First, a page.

I wanted to tag all of my posts on my wordpress blog with 1750 posts. I started researching how it could be automated.
The first problem was to access all of the content. Blogs hosted on wordpress have sitemaps of all published posts and pages at /sitemap.xml. Using LINQ, I was able to go through each page and download a copy to my hard drive.
I wanted to get the raw data of the original post, including metadata. For this, I found a few API’s built upon the XML- RPC.Net platform. XML-RPC for dot net came with a few interaces including Blogger API, MetaWeblog API, and Movable Type API. WordPress supports a combination of the various API’s, and extends them.
I noticed that I needed to hard-code the API endpoints. Some methods were supposed to be available to set the URL, but the author forgot to inherit the IXmlRpcProxy on both IMetaWeblog and IBlogger. I added it and this got me up and running to get some posts. The methods available only provide a way to get the most recent posts (no paging). When I attempted to get all of my posts, I got exceptions. I found that I could parse the identification of my posts with a regular expression against the HTML content that saved to my local hard drive. I was able to directly access individual posts by their ID.
I ran into problems with enclosures (podcast audio files). I tracked the problem down to an error on a bad implimentation of the MetaWeblog API by wordpress itself. The file length is supposed to be an integer, representing the number of bytes. It is returned as a string. I changed the interface so that the length of enclosures is treated as a string.
After that, I started to have a new problem. None of the data included any tagging information. I got down to bypassing the Xml-Rpc library and making a direct call with a WebClient to fetch a known page with tags. The response not only included the basic structure defined in the MetaWeblog API interface, but it included a ton more fields, including mt_keywords. With this new knowledge, I was able to add the following fields:
The custom fields introduced a new structure as well with id, key, and value fields. Each field was a string except for sticky (a boolean), and the date created in GMT (a date). Armed with this updated interface, I was able to download all of my posts once more and serialize them as xml to be saved on my local hard disk. I had some nice caching built in to load up the serialized xml objects as a cache rather than hit against the website. I did this for other files as well including the html, but that was saved as raw html rather than as an object.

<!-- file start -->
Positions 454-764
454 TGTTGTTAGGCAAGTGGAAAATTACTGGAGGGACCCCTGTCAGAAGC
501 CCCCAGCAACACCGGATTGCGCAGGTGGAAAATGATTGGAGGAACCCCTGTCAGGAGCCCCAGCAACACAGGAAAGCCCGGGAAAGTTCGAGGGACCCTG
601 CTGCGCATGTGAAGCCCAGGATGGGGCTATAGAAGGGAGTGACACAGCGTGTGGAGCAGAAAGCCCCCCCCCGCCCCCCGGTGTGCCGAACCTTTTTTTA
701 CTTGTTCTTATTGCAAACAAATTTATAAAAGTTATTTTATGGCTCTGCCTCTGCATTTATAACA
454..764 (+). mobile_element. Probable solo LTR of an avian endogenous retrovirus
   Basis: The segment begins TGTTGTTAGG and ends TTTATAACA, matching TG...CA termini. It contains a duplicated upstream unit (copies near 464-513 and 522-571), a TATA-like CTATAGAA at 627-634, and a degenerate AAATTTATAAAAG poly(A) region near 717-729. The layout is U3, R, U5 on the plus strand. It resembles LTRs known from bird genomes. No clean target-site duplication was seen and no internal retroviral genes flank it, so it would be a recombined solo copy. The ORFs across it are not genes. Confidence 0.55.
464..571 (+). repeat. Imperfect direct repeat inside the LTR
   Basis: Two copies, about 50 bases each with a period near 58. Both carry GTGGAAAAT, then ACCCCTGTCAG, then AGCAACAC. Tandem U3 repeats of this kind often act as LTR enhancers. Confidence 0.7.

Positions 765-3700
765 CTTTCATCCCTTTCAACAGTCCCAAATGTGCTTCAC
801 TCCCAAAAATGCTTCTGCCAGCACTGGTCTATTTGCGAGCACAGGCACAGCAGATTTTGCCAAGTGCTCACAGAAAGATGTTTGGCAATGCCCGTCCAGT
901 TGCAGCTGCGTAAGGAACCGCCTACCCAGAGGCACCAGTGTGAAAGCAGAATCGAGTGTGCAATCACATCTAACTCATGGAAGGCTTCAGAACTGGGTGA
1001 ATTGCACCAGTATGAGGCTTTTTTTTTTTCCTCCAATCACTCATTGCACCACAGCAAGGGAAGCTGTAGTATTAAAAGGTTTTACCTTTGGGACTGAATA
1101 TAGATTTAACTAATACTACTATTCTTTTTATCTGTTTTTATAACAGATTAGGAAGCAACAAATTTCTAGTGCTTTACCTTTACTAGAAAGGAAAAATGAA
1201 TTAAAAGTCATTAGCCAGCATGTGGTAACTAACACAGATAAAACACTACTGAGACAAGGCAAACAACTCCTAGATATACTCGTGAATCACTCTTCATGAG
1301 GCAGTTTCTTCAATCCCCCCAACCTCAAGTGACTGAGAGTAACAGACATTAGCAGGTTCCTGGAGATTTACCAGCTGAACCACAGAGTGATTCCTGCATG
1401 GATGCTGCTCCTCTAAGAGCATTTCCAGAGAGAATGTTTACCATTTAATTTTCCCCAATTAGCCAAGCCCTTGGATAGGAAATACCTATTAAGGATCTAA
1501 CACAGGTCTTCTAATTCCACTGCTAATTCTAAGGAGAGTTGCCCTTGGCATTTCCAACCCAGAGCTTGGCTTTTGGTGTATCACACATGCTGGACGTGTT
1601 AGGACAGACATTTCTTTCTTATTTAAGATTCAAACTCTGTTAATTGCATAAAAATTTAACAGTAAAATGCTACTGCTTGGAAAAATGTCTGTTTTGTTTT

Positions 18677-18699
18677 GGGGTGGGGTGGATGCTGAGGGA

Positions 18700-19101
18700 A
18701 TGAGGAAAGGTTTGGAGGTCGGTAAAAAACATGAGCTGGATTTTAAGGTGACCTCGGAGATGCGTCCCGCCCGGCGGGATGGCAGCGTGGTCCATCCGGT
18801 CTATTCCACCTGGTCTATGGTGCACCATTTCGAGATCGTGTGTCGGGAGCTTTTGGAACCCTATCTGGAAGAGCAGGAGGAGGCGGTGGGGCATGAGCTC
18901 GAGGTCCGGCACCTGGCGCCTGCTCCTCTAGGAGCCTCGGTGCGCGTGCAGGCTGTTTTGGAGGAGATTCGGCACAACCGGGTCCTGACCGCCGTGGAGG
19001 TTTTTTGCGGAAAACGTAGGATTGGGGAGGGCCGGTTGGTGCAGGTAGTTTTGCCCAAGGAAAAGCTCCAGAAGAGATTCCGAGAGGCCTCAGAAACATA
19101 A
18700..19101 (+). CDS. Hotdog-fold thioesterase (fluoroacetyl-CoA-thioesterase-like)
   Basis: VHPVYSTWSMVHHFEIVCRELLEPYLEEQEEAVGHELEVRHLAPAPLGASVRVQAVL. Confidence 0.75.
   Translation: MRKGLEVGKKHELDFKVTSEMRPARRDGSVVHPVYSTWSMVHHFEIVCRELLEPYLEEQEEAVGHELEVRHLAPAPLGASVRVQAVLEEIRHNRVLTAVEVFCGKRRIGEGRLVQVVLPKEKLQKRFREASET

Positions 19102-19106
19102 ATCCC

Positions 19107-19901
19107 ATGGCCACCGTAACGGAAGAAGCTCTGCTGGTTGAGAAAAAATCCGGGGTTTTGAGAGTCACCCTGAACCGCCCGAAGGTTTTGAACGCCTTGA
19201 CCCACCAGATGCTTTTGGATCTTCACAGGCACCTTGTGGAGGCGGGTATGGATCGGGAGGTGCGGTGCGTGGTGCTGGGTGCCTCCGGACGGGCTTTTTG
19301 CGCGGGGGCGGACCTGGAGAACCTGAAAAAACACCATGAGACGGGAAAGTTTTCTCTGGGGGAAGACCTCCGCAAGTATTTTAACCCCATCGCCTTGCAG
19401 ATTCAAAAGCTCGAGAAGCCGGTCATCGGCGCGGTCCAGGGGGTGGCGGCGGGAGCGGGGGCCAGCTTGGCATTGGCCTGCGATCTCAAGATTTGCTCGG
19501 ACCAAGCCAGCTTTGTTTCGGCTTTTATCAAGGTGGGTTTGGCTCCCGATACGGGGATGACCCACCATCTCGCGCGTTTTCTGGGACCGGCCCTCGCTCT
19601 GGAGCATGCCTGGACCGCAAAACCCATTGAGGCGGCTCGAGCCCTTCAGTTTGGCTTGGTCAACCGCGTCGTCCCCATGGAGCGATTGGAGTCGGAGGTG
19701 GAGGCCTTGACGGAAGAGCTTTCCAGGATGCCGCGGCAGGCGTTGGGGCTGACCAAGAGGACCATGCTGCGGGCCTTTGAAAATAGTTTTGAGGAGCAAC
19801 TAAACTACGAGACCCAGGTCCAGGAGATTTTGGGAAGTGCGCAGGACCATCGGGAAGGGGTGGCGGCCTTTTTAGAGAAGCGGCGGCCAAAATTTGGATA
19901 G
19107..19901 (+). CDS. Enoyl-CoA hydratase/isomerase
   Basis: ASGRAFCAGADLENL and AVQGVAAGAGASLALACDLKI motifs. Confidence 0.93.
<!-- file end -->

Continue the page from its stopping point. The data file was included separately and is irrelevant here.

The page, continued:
I now had a list of all published links in my site, and the serialized data for each published post. The next trick was to automate the keyword extraction. For this, I used Yahoo! with the content analysis API for Term Extraction. You can try this out for yourself without needing to learn how to program by copy & paste text into the form provided at Yahoo! Keyword Phrase Term Extraction Form on SEO Tools (Search Engine Optimization). In fact, I had originally used this form to discover keywords for a few of my posts before venturing out to find an automated solution.
I signed up for an application id and started going to work. Since I was limited to 5000 request per day, and my blog had almost 2000 posts, I decided to cache the results of the keywords for each post as well so that I didn’t hit it twice for the same content. I soon had a full list of keywords for the entire site.
The keywords were unfiltered and unbiased. After merging keywords with existing ones on each post, I decided to refine them. I first started by creating a dictionary to hold the count of each keyword used across the site and then used LINQ to sort the end-results by the values.
var qTags = from tag in TAGS orderby tag.Value descending select tag;
foreach (var tag in qTags)
I often found partial names of people I knew, such as “crap” or “mariner”. To prevent things from looking vulgar, and to keep people from thinking that I talk about fecal matter, I transformed the tags into the first/last names. (i.e. “crap” becomes “crap mariner”) I was also careful to remove references to the Lindens or their product to make an effort to avoid copyright infringement. Other tags were very generic, and so I removed them as well.
The end result was a post that was ready to be updated. I made a few test runs first, and saw that my results were turning out great. The update calls seem to take quite a bit of time actually and may run for the entire night.
Update: The task took a little under two hours. I now have 7,183 tags and my pages are showing up in a ton of wordpress tag surfing pages.
Another Update: I received an email from the wordpress support folks about the problem with the enclosure length. Joseph got back to me with the following:
Good call, I’ve changed it so that the length field gets cast as an integer before returning the data.